that it is mekhuvenet b'emtsa ["to be determined in the center"]. the meaning of the words brit yahid mekhuvenet b'emtsa must first be understood. To solve it. Just as the macrocosmic decad finds its microcosmic analogue in the human body with its ten fingers above and ten toes below. If you are not yet capable of it and would seek the 'truth'. [32] A connection with the primordial One is therefore a connection to the central point. connection). BRIT YAHID The third paragraph of the first chapter has always given the interpretors particular difficulty. Both of these are also designated by the word brit (covenant. chose the word yahid to refer to the primordial one or autóen [28] of Proclus. Proclus had referred to the primordial essence as the kéntron. our author. Our author wants to exhibit it in the form of a symbol. and the last chapter of the book which glorifies Abraham is a reference to them. especially when a parallel passage is referred to which speaks of the six extensions and the holy temple in the center which carries them all. the center below. what has been declared concerning brit yahid.mystical quietude within the ineffable. [29] In addition. and this is the subject of our sentence. also becomes clearer. that Abraham had this faith and that he acquired creative power through it. [33] . following a phrase from the Haggadah [27]. This faith is signified by the words blom pikha ["close your mouth"]. you will find it by leading everything back to its origin. the center above. just who is referred to by yahid ['sole' or 'single'] is shown in the comparison with parallel phrases in our book: v'Adon yahid El Melekh n'eman moshel b'khulam Mimon Qadsho ("And the sole Master and lofty King faithfully governs them all from His holy dwelling"---SJT) as well as sh'Adon yahid v'ain lo sheni [25]("And the Master is solitary. for it is through faith that the soul is placed in God. [30] Following the example of Plotinus on this point.e. The phrase brit yahid accordingly refers to the union with the primordial one. and the organ of the circumcision. i. by the same token this determining central point has its analogue in the organ of the word. First of all. and without a second"---SJT). the central point [31] which rules and determines the entire circle of that which exists. have faith in silence. [24] What our paragraph is thus trying to say clearly emerges as the following: if you would possess the highest knowledge. The comparison indicates that it is God who is denominated by these words. To indicate the absolute unity of God. in contrast to the unity of the first number [26].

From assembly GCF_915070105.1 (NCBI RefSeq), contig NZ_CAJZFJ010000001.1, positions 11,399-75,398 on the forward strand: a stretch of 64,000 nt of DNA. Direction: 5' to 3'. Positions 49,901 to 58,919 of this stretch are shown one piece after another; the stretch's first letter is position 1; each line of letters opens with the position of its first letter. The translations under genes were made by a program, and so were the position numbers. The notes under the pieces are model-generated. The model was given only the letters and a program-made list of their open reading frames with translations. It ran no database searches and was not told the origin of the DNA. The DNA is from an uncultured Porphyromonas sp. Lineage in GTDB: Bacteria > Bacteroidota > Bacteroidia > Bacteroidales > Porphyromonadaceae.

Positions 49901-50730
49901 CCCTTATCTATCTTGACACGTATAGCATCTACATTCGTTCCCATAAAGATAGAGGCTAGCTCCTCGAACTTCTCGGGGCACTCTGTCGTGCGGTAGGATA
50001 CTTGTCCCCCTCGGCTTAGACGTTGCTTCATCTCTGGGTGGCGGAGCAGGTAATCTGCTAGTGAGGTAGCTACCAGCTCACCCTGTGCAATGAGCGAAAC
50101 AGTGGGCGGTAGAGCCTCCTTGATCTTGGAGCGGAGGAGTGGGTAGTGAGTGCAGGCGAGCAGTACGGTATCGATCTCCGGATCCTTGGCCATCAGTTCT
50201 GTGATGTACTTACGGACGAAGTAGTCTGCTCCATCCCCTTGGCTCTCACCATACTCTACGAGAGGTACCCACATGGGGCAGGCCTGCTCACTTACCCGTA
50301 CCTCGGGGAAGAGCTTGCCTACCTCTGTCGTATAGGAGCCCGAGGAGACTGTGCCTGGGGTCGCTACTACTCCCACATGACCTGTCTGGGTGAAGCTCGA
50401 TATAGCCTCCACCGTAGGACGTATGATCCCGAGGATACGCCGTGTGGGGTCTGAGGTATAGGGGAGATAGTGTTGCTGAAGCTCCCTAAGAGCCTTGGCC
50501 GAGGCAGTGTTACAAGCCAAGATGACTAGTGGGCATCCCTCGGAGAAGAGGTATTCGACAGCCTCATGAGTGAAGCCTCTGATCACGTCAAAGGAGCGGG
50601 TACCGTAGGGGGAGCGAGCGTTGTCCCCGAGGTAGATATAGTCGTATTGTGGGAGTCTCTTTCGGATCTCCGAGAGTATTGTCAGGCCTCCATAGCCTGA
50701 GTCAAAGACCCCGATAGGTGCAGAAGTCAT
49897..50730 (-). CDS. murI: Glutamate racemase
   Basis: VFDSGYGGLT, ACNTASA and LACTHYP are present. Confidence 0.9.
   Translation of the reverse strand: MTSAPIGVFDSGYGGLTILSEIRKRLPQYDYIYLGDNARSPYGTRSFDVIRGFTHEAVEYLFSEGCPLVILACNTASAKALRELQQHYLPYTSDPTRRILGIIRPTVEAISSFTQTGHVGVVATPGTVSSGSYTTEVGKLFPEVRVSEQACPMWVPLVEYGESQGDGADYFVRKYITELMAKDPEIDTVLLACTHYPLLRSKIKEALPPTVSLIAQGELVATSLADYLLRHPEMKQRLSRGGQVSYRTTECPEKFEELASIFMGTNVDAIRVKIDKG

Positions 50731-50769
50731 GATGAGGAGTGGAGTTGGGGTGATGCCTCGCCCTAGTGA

The Ten Sephirot in the Sefer Yetzirah It has been shown how the fundamental teachings of the Sefer Yetzirah." [34] The sense to which the basic concepts of our book lead thus demonstrate how the Sefer Yetzirah has been influenced in a decisive manner by the philosophy of Proclus. the path of knowledge and the central point. [36] This bifurcation of the spirit cannot be derived from a chain of reasoning within Judaism. whether the sources be Haggadic or mystical. which being firmly fixed by the central point corresponds to the word of the tongue and the circumcision of the nakedness. [35] This dependence of our book is also significant in terms of intellectual history. By comparison. the fifth century C. i.. can make .e. This also proves to be approximately the same epoch in which Zunz had placed it on the basis of its linguistic characteristics. such as those regarding the Sefirah. The Sefirah 'One' is called 'Spirit of the Living God'(Ruach Elohim Hayyim) and 'Holy Spirit' (Ruach ha-Qodesh). then the time when our book originated has been answered. and the connection with the primordial one.E. The terminus ad quem is firmly established since Aaron ben Asher used it and Sa'adia had already written a commentary on it. however. By way of the writings of Dionysius the Areopagite. the ninth and tenth paragraphs of the first chapter concern the first two Sefirot. The furthest terminus a quo would therefore be the time of Proclus. In the Jewish Middle Ages. It is the last rather than the first of these two time periods which will allow us to draw closer to the book. RUACH Speaking in an emphatic-liturgical style so characteristic of our book. and casting his shadow far into the distance. In the following exposition this argument is resumed with the individual Sefirot as its focus. Sefirah 'Two' is called 'Spirit of Spirit'(Ruach m'Ruach). the philosophy of Proclus. and it alone. stands the figure of Proclus. If this evidence has been adduced.Our sentence is therefore to be translated as follows: "The ten unmixed numbers correspond to the number of the ten fingers. II. five against five. Proclus had an influence on the Christian Middle Ages. At the waning of the ancient world. the influence of Proclus was felt in Sefer Yetzirah. the law of the triad. have been decisively influenced by the philosophy of Proclus.